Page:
For anyone who has lived in Cairo, taking public transportation is something that can turn an ordinary day into a crazy one. Microbuses, the little mini-vans that zoom around most of the major routes of the city to pick up passengers, and whose fares are dirt-cheap, offer a wide spectrum of perks along with getting to your destination, including:
The Death-Wish Driver: Here, the driver (who usually looks about fifteen) will use every maneuver possible to cut through delays (including going head-on into oncoming traffic), and drive faster than possible belief or reason. I have literally thought I was about to meet my end, more than once, in a microbus, and now find myself instinctively reflecting on my mortality and saying the shahada whenever I sit in one. I suppose that its good for your iman… and makes you somewhat thankful for all the traffic that keeps them inching along for the most part, instead of speeding as if when they die they can just stick in another quarter for another round…
The Creepy Guy: Yes, sisters, along with getting to where you need to go, some microbuses come fully equipped with a creepy guy with googly eyes, or worse yet, roaming hands. What I have learned is that if someone is being weird or making you at all uncomfortable, there is usually a reason for it and you should move far, far away (or dropkick them). The vast majority of passengers are just normal people getting to where they need to go, but it does happen and is something to be conscious of, especially if one looks clearly foreign.
The Full-Tilt Chair: These are the chairs that fold down to make for additional seating, and I have found that about 70% of the time they are busted in a way that makes you feel that you are A) either sitting on a slanted see-saw, or B) leaning so far back that the person behind you can break out some tools and do some dental work on you. On the plus side, I’m sure it must help you balance your chi.
My other least favorite spot is sitting in the very back row, when there is an unrelated passenger already sitting in the seat facing the aisle. When you are trying to exit the bus, you have to basically climb over that person to reach the door, and let’s just say it can get a little too close for comfort or any level of appropriateness. I suppose it is a good thing that everyone on the microbus are strangers – if I was in that situation and it happened to be a brother I knew sitting there, I don’t think I’d ever get off the bus. I’d just keep on riding…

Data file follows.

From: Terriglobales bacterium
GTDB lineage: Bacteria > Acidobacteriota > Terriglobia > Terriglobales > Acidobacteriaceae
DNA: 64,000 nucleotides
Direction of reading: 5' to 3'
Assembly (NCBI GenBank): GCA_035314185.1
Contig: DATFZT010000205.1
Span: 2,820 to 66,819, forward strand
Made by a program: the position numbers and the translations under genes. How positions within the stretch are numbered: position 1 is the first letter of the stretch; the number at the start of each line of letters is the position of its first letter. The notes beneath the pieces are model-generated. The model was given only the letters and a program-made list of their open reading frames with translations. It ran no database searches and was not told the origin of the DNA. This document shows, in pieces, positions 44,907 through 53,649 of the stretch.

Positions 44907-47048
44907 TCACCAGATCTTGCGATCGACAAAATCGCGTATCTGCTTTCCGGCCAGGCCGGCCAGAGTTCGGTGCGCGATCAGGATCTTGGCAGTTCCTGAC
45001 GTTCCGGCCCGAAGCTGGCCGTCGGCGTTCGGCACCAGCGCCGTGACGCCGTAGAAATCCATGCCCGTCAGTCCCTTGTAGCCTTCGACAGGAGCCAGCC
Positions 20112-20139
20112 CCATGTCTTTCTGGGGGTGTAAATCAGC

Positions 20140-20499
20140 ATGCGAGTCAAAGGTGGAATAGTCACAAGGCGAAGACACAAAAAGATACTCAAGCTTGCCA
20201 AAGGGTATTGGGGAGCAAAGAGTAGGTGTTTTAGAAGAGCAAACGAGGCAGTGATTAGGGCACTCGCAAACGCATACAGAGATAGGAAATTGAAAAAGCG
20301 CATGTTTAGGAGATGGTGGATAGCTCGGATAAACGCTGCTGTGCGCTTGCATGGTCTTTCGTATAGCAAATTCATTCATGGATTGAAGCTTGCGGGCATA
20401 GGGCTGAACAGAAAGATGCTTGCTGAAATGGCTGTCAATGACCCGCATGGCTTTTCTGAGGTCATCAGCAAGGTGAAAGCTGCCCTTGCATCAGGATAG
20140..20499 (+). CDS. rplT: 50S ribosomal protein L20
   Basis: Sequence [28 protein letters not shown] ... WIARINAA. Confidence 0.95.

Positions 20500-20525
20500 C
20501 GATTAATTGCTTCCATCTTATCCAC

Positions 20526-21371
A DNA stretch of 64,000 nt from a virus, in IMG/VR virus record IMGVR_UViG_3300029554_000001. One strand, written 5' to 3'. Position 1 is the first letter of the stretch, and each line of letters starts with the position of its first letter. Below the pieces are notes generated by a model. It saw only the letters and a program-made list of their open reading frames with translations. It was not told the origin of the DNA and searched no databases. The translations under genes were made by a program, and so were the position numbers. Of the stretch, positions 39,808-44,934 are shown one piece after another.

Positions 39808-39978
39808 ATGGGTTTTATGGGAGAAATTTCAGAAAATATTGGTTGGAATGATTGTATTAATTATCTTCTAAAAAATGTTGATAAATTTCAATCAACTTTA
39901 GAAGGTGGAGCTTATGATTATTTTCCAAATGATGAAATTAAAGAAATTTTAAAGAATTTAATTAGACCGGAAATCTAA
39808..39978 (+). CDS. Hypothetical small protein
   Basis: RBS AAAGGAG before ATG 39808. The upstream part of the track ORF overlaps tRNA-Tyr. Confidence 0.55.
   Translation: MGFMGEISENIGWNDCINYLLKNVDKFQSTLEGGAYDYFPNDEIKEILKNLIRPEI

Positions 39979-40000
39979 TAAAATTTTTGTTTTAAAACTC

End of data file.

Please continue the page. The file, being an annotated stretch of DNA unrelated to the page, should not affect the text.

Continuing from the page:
The Wannabe DJ: The only thing some of these microbuses that have the music blasting are missing are the hydraulics that some of the kids in the ‘hood used to have on their low riders, that make the whole car bounce up and down with the beat. (Actually now that I think about it, speeding over the ditches and speed bumps kind of gives the same sort of feeling…)
All kidding aside, a taxi ride probably costs around five times as much as a microbus would along the same route, so anyone who is planning on spending a longer amount of time in Cairo (and is not independently wealthy) should learn some of the basic routes. The other huge benefit of microbuses is that there is no call for haggling with the driver (which happens to many of us foreigners, even if the meter is supposedly running) and one is not alone with the driver which can be uncomfortable in a taxi. My only further suggestion for microbuses would be to perhaps do some math exercises before sitting in one. If you end up in the “cashier” seat, you spend most of the ride figuring out how to make change for various people’s fares and passing them and back forth between the passengers and the driver. One of my friends told me about a guest who visited them who took a microbus with them, and after spending most of the trip helping to open the door for people and passing money back and forth said, “Man, they should be paying me (not the other way around)”
In closing, I would say that a must-see for anyone who plans on spending time in Cairo is Maydan Sayyida ‘Aisha, a main hub for microbuses where buses, street sellers, crowds of people trying to get somewhere else, noise and dust converge into an unbelievable rush which is unlike anything I’ve experienced before. Contrasting the rarefied aisles of City Centre or City Stars (the posh shopping malls) to the grit, dust and chaos of this area really gives you a glimpse into how contradictory and complex this city is, and how many different narratives it comprises.
This is somewhat a lighthearted post so I apologize for any offense caused. I am also not complaining, but just finding amusement in the sometimes-craziness of this experience which is, in its entirety, an immense blessing, alhamdulillah.